October 9, 2013
By Dan Namowitz
Redbird Skyport will call an early end its much-publicized experiment selling $1-per-gallon avgas on Oct. 15 as it struggles to avoid being swamped by demand for the fuel, which normally sells in the $6-per-gallon range.
The San Marcos, Texas-based FBO had forecast an eight-fold surge in demand for avgas during the promotion which was originally planned to run for the entire month of October. But that 32,000-gallons-per-month sales scenario was shattered when Redbird pumped 48,000 gallons of avgas in the first eight days, said Redbird Flight Simulations Chairman Jerry Gregoire.
"The response has been so overwhelming, in fact, that simply meeting the demand for fuel has become nearly unmanageable. We have three trucks running full-time and wait times might still approach two hours, and we are having difficulty getting fuel delivered fast enough from our suppliers to guarantee we don’t run out. Further complicating things, our people are getting very worn out," he told AOPA.
"To continue this the entire month is physically impossible," he said.
Before the $1-avgas sale began, signs of pent-up demand appeared in a flood of calls and messages that followed the August announcement of the deal. Concerned, Redbird took steps to address the inquiries in a news release restating the deal’s terms and limitations. Redbird also added a third fuel truck to its fueling fleet.
That seemed to do the trick—and waits for gas were reportedly no more than 30 minutes during the first three days of the deal. Redbird had pumped 9,000 gallons of fuel at that stage.
Gregoire took responsibility for the decision to terminate the offer early, and provided a blunt assessment of the situation: "We completely screwed up on our estimates and no one was prepared for what has happened. I expect we’ll take quite a bit of criticism for not anticipating this and I have to say I deserve it," he wrote in an email message.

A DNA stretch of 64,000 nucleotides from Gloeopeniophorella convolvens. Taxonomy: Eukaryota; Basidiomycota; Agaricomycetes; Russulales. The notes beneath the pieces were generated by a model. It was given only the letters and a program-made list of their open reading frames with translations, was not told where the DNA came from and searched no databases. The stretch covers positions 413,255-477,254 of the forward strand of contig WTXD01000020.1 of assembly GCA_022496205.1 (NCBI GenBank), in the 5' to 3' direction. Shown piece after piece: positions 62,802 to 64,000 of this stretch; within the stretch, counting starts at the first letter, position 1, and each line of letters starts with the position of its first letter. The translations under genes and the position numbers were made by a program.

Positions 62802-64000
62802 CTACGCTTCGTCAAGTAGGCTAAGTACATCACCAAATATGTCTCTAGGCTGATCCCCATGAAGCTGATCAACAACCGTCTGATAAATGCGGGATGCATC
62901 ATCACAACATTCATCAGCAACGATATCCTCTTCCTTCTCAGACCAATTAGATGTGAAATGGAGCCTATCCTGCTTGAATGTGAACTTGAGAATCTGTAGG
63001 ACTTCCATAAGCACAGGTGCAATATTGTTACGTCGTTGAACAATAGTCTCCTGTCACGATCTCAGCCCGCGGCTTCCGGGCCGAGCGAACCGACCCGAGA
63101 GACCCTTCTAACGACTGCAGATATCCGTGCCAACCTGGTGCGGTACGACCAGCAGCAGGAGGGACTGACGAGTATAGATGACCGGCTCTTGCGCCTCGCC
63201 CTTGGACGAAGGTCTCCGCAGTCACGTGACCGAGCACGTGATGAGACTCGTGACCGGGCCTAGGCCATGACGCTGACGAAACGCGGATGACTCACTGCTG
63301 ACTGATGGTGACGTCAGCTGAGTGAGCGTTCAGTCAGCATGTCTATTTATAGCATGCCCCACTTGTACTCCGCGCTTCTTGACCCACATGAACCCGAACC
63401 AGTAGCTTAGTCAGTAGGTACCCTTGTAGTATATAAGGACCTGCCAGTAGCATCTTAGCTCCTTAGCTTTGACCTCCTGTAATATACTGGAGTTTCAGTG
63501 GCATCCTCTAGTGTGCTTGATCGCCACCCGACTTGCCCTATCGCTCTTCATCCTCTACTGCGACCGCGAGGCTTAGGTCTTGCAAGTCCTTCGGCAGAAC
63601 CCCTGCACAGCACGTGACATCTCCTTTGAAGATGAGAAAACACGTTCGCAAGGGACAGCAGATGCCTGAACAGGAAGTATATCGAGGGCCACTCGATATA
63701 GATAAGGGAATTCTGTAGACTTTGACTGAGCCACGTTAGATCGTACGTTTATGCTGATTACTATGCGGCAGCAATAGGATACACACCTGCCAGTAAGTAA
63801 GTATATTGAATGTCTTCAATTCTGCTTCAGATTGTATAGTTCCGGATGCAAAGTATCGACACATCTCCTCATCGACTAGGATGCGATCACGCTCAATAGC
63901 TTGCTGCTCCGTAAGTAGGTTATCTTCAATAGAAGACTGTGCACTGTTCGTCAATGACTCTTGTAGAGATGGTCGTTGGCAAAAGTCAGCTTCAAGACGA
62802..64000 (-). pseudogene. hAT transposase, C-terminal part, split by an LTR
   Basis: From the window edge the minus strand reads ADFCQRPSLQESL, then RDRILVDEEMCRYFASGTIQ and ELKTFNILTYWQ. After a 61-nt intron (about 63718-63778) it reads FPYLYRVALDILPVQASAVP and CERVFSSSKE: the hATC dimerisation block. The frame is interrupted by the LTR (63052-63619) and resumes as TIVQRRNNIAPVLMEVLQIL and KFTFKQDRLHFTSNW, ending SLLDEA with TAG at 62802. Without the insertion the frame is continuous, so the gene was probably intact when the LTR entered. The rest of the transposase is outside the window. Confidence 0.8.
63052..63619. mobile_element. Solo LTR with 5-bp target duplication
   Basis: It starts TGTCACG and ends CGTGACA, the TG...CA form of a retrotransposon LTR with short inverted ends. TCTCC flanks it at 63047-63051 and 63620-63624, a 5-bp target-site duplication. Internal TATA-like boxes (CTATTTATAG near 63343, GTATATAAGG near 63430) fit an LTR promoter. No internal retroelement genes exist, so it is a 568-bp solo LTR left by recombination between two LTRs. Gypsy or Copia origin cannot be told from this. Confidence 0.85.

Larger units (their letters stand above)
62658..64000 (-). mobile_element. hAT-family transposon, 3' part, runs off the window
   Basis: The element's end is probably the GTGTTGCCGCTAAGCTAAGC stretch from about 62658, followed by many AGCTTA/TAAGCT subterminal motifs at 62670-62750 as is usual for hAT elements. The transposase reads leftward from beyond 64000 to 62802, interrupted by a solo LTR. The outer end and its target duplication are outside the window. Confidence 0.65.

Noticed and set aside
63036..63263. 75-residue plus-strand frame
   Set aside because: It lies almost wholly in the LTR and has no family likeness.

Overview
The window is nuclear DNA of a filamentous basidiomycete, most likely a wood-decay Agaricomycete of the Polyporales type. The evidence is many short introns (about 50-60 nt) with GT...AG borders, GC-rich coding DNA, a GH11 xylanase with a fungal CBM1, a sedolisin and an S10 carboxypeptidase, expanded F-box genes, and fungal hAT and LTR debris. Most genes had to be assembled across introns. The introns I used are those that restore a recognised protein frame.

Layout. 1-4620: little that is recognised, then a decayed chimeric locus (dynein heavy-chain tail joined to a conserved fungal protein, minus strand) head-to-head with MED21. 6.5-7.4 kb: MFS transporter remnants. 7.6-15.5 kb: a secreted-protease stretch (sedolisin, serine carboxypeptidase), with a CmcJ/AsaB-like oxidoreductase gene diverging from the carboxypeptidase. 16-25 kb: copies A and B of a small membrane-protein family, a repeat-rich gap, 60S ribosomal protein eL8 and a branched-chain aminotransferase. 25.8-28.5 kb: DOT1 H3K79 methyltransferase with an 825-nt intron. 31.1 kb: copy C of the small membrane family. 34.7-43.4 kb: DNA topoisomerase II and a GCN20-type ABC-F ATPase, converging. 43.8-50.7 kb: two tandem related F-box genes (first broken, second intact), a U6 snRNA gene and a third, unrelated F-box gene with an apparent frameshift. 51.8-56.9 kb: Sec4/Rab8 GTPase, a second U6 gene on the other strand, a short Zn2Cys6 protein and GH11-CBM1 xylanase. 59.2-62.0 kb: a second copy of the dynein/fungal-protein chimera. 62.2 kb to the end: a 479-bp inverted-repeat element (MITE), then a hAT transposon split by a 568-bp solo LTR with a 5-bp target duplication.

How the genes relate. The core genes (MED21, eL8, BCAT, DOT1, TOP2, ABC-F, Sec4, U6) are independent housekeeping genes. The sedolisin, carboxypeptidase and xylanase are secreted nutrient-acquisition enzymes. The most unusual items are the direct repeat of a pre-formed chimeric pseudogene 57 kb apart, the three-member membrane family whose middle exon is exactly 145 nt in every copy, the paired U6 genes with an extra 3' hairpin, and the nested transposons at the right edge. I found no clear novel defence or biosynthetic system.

Redbird will fuel aircraft pilots use to attend the Redbird Migration Flight Training and Design Conference at the end of October for a $1 per gallon, Gregoire added.
Redbird considers the project successful from the point of view of learning from the data about general aviation activity that the promotion was designed to gather through avgas customers’ responses to surveys. The company also claimed success in its goal of "stirring an infusion of activity in the GA community."
Preliminary survey data indicated that 30 percent of pilots buying fuel were came from outside Texas, from as far away as the east and west coasts. Thirty percent of aircraft served were piston twins, and by day eight, some 20 percent of buyers were "repeat visitors." Instrument-rated pilots with more than 4,000 hours who own their aircraft were “the most common visitors,” Redbird said, describing the figure as "far off the norm for GA."
Redbird reaffirmed its commitment to handling the demand for fuel through Oct. 15—which includes the period when AOPA Aviation Summit is in progress in Fort Worth from Oct. 10 to 12—said Redbird Skyport spokesman Jeff Van West in a news release. But after Oct. 15, it will be time to give the line staff a break from pumping avgas.
"They’re icing their joints through the day due to the unrelenting workload," he said.
Dan Namowitz is an aviation writer and flight instructor. He has been a pilot since 1985 and an instructor since 1990.
Aircraft Power and Fuel,
Propeller pioneer Robert Hartzell is among four people who will be inducted into the National Aviation Hall of Fame in 2015.
A refurbished Cessna 172N that will offer more cost-effective flight training is at the heart of the Cessna 172LITE project, announced Dec. 17 by Sporty’s.
The quiet exit of two companies from the fractional aircraft market provides further evidence that this is an uncertain path to profit.
VOLUNTEER AT AN AOPA FLY-IN NEAR YOU!
SHARE YOUR PASSION. VOLUNTEER AT AN AOPA FLY-IN. CLICK TO LEARN MORE >>>
VOLUNTEER LOCALLY AT AOPA FLY-IN! CLICK TO LEARN MORE >>>
BE A PART OF THE FLY-IN VOLUNTEER CREW! CLICK TO LEARN MORE >>>